Welding tests on E Joint produce minimum sparks

During October, FT Pipeline Systems held a product demonstration day to show the suitability of Eurokote 468 Thixo as a lining product for the E Joint on steel pipe. Pressure testing was carried out to prove that the lining did not crack. Another crucial factor in the success of the E Joint is the welding, therefore welding tests were also performed to demonstrate welding parameters which resulted in minimum spark production and therefore minimum introduction of material into the pipe.

Controlling the amps and volts, speed of pass and temperature significantly reduces the risk of heat transfer burn through to the mainline coating. Careful control of the parameters and the types of welding rod used also keep weld spatter production to an absolute minimum.

The tests were carried out on a straight pipe joint with a 4mm welding gap and the parameters applied resulted in very little spatter and limited access of weld spatter into the pipe.

Pipe joints can be pulled up to 2° in the socket before welding. This does however introduce the possibility of opening the welding gap and allowing a bigger access for weld spatter to enter the annulus. Over the years there has been much conjecture of the use of internal silicone sealants, specifically the DWI approved Sika 11FC. The aim of the sealant is to block the path of weld spatter to the internal lining, allowing more aggressive welding techniques to be applied. The discussions here however result in three common conclusions:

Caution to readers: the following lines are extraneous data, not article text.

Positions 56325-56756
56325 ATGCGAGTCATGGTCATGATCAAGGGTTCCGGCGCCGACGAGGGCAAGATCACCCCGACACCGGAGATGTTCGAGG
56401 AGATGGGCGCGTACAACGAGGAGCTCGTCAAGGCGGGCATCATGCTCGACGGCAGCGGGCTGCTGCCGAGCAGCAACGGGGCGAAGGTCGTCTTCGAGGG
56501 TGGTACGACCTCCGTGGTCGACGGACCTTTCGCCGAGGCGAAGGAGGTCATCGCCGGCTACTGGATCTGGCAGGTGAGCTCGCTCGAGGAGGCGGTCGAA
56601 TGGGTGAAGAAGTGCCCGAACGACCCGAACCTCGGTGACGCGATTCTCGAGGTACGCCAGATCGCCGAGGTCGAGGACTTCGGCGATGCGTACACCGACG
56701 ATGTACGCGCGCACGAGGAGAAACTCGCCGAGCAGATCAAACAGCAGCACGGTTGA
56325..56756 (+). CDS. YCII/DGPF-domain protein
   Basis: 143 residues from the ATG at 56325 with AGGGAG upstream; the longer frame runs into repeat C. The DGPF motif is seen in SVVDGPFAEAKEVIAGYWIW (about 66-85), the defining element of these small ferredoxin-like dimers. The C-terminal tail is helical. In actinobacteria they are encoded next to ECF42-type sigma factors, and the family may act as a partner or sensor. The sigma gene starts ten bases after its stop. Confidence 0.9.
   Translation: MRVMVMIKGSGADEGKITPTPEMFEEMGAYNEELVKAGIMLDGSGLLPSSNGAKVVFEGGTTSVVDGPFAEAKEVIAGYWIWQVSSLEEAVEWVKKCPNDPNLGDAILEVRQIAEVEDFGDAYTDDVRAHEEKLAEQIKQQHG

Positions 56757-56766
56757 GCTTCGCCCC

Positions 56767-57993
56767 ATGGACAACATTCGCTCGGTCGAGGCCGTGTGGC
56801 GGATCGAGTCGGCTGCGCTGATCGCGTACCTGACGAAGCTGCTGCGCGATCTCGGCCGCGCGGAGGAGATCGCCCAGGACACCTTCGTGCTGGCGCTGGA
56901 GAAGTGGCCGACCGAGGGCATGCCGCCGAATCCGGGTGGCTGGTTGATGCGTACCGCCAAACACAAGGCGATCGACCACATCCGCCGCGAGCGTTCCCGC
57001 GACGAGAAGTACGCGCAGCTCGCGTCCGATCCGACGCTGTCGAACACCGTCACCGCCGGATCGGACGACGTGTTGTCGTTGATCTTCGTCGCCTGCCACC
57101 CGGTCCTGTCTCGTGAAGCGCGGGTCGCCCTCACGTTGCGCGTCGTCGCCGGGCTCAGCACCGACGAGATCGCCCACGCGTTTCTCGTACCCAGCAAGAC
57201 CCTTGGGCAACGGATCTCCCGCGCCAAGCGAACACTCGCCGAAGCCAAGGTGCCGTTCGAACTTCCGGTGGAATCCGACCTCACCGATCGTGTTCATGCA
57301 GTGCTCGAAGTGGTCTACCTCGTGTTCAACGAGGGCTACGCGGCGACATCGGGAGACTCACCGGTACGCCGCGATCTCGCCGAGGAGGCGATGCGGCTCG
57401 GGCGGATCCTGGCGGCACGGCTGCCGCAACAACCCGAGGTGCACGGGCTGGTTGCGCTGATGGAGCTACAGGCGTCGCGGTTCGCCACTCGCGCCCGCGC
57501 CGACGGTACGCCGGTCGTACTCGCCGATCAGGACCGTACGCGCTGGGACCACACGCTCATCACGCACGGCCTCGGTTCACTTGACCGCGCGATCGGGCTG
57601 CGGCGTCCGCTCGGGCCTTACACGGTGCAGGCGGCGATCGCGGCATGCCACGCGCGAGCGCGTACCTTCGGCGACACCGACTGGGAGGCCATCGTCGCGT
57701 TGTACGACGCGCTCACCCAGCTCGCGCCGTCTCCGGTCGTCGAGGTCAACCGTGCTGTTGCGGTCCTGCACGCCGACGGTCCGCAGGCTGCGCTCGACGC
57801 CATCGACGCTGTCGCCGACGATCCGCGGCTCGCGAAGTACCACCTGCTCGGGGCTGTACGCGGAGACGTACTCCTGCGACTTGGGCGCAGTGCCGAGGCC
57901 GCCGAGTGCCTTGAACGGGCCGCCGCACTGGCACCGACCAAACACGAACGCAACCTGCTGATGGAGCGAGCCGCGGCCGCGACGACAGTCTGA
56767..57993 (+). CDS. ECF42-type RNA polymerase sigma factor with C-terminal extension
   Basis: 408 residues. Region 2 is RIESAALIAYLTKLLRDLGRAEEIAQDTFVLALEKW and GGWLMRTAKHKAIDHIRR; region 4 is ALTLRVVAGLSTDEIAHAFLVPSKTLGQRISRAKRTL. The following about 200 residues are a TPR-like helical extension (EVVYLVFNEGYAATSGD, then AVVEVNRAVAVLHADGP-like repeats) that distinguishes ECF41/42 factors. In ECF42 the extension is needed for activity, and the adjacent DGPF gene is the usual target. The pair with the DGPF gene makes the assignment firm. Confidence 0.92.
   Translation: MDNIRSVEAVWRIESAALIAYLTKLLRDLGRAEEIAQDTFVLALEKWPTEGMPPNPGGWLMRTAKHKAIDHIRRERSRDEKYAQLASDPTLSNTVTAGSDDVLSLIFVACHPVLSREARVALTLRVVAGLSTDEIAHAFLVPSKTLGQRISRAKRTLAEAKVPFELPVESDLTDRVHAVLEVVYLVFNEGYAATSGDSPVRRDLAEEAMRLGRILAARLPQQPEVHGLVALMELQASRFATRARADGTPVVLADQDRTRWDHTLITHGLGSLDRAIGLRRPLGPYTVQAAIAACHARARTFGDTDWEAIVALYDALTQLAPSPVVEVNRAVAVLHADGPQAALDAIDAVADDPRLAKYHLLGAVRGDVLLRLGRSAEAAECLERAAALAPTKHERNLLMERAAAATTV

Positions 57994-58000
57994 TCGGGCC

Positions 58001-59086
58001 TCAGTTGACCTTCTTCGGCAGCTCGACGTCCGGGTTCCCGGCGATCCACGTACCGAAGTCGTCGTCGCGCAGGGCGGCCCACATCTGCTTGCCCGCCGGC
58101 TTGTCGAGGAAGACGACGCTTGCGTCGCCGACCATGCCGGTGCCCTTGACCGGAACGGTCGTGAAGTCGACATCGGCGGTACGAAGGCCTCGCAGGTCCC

1. Silicone bead close to the welding position results in potential contamination of the weld and a fire risk as the 11FC product can catch fire.
  2. Silicone bead applied to the back of the socket can result in squeezing of the silicone into the pipe annulus. There is also still a fire risk associated with the positioning of the bead. The silicone bead size also has a bearing on (1) and (2).
  3. Man entry post installation but prior to welding to apply a smooth bead to the internal interface between the spigot and socket pipe. This however defeats the object of a “No Man Access” solution but provides a much lower risk in terms of HSE and quality compared with accessing pipework post welding to repair joints that do not employ the Ejoint system.

With all welding processes, FT Pipeline Systems recommends that the Welding Contractor be asked to draw up a Welding Procedure that is then performed so as to verify the procedure. This way a client can view the parameters of the procedure, the effect of the procedure and the potential risks associated with the procedure. This should always be carried out on a sample joint, lined with the same product as the proposed production pipework and with the same diameter, wall thickness and grade of steel.



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